Vasodilator-stimulated phosphoprotein-phosphorylation assay in patients on clopidogrel: does standardisation matter?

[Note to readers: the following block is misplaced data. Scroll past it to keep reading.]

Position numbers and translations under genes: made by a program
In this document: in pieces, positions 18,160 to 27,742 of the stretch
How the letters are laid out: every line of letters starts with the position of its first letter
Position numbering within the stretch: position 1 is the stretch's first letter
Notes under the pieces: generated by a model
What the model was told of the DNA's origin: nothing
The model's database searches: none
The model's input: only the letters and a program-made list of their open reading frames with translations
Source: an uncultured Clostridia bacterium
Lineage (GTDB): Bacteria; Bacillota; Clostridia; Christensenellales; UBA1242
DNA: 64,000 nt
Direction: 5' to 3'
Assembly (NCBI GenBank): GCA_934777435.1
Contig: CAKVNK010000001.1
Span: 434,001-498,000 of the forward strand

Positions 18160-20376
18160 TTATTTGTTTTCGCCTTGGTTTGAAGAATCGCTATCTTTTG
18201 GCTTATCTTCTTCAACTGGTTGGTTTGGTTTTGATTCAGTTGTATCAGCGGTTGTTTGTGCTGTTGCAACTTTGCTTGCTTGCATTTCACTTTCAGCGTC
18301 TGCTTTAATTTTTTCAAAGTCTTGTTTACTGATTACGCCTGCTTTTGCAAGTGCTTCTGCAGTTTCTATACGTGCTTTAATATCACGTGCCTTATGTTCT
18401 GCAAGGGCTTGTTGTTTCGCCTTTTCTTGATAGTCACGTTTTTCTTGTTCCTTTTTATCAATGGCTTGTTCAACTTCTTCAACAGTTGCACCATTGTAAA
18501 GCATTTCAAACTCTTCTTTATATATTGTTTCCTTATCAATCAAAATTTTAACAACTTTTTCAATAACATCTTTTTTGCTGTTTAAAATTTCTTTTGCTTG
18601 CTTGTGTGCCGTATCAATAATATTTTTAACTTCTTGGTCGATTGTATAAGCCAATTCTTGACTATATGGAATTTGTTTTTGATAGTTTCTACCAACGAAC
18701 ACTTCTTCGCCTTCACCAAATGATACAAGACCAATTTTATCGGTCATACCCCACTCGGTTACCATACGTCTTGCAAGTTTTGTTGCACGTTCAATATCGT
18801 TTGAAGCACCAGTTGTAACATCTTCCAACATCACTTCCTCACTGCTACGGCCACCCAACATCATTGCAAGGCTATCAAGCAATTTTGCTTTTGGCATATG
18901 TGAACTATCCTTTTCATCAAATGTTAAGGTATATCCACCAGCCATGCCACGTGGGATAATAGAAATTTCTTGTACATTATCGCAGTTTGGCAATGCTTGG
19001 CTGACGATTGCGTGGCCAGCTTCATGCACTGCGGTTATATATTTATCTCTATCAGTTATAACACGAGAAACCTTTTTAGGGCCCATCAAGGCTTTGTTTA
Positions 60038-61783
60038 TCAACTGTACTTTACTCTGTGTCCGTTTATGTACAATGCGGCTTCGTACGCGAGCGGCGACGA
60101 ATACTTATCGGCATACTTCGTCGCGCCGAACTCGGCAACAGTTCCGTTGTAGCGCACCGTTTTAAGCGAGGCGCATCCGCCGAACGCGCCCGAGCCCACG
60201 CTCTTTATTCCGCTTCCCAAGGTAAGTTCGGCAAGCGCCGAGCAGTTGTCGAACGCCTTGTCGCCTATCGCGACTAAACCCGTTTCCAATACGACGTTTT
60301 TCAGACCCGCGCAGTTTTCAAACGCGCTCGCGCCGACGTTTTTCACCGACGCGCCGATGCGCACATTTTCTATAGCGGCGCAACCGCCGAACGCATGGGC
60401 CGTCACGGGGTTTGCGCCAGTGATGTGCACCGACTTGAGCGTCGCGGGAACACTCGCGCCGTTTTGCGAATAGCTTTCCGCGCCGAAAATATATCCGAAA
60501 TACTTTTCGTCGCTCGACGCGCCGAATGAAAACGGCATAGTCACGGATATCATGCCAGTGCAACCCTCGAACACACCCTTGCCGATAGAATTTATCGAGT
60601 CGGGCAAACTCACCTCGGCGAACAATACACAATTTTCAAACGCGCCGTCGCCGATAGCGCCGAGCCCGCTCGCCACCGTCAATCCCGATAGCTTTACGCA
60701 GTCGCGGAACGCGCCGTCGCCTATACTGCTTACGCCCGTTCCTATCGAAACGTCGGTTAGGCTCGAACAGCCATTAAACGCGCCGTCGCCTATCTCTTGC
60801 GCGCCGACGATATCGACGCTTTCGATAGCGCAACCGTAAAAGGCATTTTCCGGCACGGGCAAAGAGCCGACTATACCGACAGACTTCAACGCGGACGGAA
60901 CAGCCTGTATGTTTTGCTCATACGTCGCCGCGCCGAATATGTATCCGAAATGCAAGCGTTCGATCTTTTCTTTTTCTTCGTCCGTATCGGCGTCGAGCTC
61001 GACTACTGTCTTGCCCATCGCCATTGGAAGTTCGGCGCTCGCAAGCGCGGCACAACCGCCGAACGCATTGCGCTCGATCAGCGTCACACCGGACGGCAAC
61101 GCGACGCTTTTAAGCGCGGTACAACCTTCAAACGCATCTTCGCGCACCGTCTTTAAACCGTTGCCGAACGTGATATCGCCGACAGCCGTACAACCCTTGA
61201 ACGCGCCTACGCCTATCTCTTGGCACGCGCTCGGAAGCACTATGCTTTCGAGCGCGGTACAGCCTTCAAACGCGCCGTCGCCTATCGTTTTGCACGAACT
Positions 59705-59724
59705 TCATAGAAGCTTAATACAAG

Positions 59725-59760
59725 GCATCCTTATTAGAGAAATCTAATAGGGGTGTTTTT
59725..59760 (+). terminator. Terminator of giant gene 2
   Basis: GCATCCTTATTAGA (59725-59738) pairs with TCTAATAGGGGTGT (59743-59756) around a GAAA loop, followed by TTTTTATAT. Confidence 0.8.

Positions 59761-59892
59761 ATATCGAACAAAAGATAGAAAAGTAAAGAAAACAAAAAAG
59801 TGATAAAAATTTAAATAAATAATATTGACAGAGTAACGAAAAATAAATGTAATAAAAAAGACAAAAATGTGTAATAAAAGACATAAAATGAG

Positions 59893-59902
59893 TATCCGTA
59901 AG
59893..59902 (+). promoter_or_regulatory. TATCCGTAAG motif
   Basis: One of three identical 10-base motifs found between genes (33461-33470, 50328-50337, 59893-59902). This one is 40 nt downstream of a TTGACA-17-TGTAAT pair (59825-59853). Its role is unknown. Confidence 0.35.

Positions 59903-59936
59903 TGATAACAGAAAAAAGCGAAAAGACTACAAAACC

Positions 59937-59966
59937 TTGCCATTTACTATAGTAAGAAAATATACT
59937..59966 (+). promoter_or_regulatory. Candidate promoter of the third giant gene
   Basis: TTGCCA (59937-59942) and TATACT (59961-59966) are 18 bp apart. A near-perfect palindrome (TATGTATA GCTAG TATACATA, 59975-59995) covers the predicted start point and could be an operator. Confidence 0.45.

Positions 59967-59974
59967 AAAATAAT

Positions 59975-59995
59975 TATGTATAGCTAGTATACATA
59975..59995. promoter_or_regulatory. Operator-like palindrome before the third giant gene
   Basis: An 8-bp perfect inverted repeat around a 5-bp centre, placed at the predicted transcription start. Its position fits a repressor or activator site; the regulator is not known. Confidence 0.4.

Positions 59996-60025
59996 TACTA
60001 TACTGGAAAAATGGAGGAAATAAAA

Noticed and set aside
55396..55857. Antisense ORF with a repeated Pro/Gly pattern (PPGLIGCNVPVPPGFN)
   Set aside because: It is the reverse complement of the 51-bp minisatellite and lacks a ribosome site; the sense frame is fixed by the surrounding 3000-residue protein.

ABSTRACT The vasodilator-stimulated phosphoprotein-phosphorylation (VASP-P) flow-cytometric assay is mainly used in clinical trials to measure thienopyridine effects. However, there are remarkable differences in the reported optimal cut-offs, ranging from 48-61% platelet reactivity index (PRI). We therefore investigated whether a lack of standardisation might explain the differences in the cut-offs. We measured VASP-P in 62 individuals. PRI was calculated using the mean, geometric mean and median fluorescence intensities (FI). Stability of the blood-samples (time-to-assay, 0-2 days) and stability of the processed samples (0-120 minutes) within the recommended time-span were tested. Time-to-assay significantly influenced the PRI (p<0.001): the PRI from mean FI after two days was lower compared to values on day 1 (52 ± 22.9 vs. 57.7 ± 24.1, p<0.001). The PRI from the geometric mean FI after two days was lower compared to day 0 as well as day 1 (51.3 ± 23 vs. 58.2 ± 24.2 and vs. 59.1 ± 23.7, both p<0.001). The PRI from median FI was stable over time (day 0: 59.1 ± 25%, day 1: 59.7 ± 24.1% and day 2: 56.4 ± 23.9%, all p=ns). Furthermore, the lag time of the processed samples significantly altered the PRI (all p<0.001) with a maximum difference for PRI based on geometric mean FI after 90 minutes compared to baseline (Δ=3.92%PRI, p<0.001). The differences in the reported cut-offs might be explained by a lack of standardisation. More precise standardisation is inevitable, as the PRI significantly depends on the method of calculation, the time-to-assay as well as on the lag time after processing. Tolerably stable results were obtained for the PRI from the median FI.